With the number of SIDS deaths rising over the winter season and new parents easily distracted by holiday festivities, The Lullaby Trust offer tips on keeping your baby safe.
Although it can be easy to think, ‘it’ll never happen to us,’ around 270 babies and toddlers die of SIDS in the UK every year – that’s five per week – and almost one third occur over the winter months. SIDS (Sudden Infant Death Syndrome), also known as Cot Death, is when an apparently healthy baby or toddler dies suddenly and no explanation can be discovered post-mortem. Despite the exact cause of SIDS remaining unknown, there are still ways to reduce the risk.
You can start by ensuring your baby is the right temperature. As the air begins to chill, making sure your baby is a good temperature can feel like a full-time job. While it’s easy to focus on whether they are too cold during the winter, overheating, caused by high temperatures or overwrapping, can significantly increase the chance of Sudden Infant Death Syndrome (SIDS).
The Lullaby Trust is a brilliant charity who work to raise awareness surrounding SIDS and support families who have lost a baby this way. Since The Lullaby Trust launched the ‘Reduce the Risk’ campaign in England and Wales in 1991, the numbers of SIDS deaths has fallen by around 65% – and they’re aiming to bring it down even further!
Here is their advice on what you can do to reduce the risk of SIDS this Christmas:
You don’t need the central heating turned up high in your baby’s room; a safe and comfortable temperature is between 16 and 20°C. If you find it difficult to judge how warm this is, thermometers can be bought for the rooms where your baby sleeps or plays. The Lullaby Trust do one for just £3 in their online shop. It’s easier to keep track of the temperature if you sleep in the same room as your baby for the first six months, having them in their own separate cot or Moses basket.
In a room that’s a safe temperature, babies don’t need soft or thick bedding to sleep in. Bed linen such as pillows, quilts and duvets can lead to overheating or cover the baby’s face, and increase the chance of SIDS by 2.5 times. Instead, a well-fitted baby sleeping bag or firmly tucked-in sheets and blankets are safer for babies to sleep in. Just make sure to sleep your baby with their feet against the foot of their cot and that blankets go no higher than the shoulders.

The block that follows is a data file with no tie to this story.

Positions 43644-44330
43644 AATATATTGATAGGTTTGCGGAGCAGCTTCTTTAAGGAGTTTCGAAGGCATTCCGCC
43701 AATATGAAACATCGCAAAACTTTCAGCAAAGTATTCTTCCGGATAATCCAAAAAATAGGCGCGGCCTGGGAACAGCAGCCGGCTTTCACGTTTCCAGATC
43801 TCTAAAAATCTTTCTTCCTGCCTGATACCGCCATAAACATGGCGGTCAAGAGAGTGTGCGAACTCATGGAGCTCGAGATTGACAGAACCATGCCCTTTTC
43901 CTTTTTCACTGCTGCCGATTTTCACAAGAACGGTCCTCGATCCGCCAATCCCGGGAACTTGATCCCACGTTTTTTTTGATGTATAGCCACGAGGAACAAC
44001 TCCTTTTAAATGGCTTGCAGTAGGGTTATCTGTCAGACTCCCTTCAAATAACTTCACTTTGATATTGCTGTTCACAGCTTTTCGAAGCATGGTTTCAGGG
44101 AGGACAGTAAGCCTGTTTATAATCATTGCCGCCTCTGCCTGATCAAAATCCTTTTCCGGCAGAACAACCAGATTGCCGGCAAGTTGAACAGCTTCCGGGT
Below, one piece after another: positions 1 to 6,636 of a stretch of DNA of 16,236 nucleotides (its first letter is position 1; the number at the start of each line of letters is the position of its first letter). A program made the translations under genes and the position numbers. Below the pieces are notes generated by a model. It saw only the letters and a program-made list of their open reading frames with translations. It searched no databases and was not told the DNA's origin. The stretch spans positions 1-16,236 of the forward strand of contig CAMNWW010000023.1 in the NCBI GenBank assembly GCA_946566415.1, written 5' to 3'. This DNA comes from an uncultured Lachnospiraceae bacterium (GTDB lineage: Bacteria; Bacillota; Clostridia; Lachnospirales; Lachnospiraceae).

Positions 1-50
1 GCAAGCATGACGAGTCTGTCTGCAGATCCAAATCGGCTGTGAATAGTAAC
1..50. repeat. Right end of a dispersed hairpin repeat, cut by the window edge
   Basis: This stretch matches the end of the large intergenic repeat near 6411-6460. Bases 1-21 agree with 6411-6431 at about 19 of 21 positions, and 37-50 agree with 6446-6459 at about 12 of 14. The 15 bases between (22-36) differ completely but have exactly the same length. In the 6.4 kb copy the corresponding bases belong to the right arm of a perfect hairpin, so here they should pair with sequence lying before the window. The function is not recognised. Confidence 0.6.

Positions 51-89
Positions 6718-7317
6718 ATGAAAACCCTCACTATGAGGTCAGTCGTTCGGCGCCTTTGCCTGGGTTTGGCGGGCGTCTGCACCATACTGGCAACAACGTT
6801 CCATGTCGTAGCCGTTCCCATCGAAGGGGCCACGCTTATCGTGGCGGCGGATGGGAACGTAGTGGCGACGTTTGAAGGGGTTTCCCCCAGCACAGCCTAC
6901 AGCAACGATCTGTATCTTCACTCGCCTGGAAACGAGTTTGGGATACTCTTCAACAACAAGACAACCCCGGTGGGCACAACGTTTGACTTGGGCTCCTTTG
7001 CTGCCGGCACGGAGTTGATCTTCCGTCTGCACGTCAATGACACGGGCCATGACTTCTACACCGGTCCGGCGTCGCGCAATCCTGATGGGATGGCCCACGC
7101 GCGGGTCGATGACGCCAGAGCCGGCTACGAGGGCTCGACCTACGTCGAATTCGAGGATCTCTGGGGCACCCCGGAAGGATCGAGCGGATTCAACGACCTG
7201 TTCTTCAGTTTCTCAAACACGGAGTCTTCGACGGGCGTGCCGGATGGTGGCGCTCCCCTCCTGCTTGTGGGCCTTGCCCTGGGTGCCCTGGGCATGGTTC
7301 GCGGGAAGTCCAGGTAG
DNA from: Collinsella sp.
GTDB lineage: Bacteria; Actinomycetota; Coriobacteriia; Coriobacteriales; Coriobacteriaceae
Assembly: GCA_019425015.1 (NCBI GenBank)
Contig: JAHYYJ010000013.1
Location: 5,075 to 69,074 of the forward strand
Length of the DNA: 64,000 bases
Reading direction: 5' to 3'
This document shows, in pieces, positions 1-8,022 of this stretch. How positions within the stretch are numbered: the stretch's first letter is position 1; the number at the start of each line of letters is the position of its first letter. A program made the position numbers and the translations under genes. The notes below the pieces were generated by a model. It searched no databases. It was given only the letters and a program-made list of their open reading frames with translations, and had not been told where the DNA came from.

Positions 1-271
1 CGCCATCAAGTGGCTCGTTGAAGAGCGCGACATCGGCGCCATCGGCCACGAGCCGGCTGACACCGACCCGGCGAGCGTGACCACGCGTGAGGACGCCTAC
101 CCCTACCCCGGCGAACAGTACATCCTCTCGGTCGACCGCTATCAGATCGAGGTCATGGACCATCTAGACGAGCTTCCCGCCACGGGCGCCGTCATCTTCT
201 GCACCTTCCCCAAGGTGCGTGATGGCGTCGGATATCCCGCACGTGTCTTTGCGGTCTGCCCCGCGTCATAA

Swaddling – wrapping babies in layers of materials Egyptian mummy style – is practised by some parents. The Lullaby Trust don’t advise for or against swaddling, but if you do decide to do it, there are ways to do so more safely. Make sure to use thin materials, do not swaddle too tightly or above the shoulders, and never place a swaddled baby to sleep on their front. Whether you choose to swaddle or not, babies only need to wear hats outdoors, and never to sleep in. These practices should be applied regularly for both day and night time sleep.
How hot is too hot?
Every baby is different, so while it’s important to be informed about overheating, the best way to tell if your baby is too hot is to check them regularly. Feel their tummy or the back of their neck; if they feel hot or sweaty simply remove one or more layers. It is normal for babies’ hands and feet to be slightly colder than the rest of their body, so don’t use them as a guide.
Coughs and sneezes
When babies are unwell, we can have a tendency to want to wrap them up snugly. However, babies who are sick need fewer covers, not more. It is not clear whether infection increases the chance of SIDS, but when your baby is unwell keep them safe by making sure they don’t get overheated, and seek medical advice if symptoms persist for more than 24 hours.
All year round
– Keep your baby smoke free during pregnancy and after birth. Around 40 SIDS deaths a year are linked to passive smoking.
– Always place your baby on their back to sleep.
– Use a firm, flat, waterproof mattress in good condition.
– Keep your baby in their own sleep space (a cot, crib or Moses basket), free from pillows, loose bedding, cot bumpers or teddy bears.
– If you’re a dad-to-be then it’s worth chatting to your partner about breastfeeding, which has also been linked to reducing the risk of SIDS. If your partner already breastfeeds then make sure you are being supportive, as you can be an essential part of her both choosing, and continuing, to breastfeed.
A quick reminder
It’s a good idea to print out this card and stick it on the fridge or above the crib to remind you to keep to the safer sleeping advice.
Further information is available on the Lullaby Trust website www.lullabytrust.org.uk or Information Line on 0808 802 6869. The Lullaby Trust Helpline will be open throughout Christmas to provide support to parents and others who have been affected by SIDS on 0808 802 6868.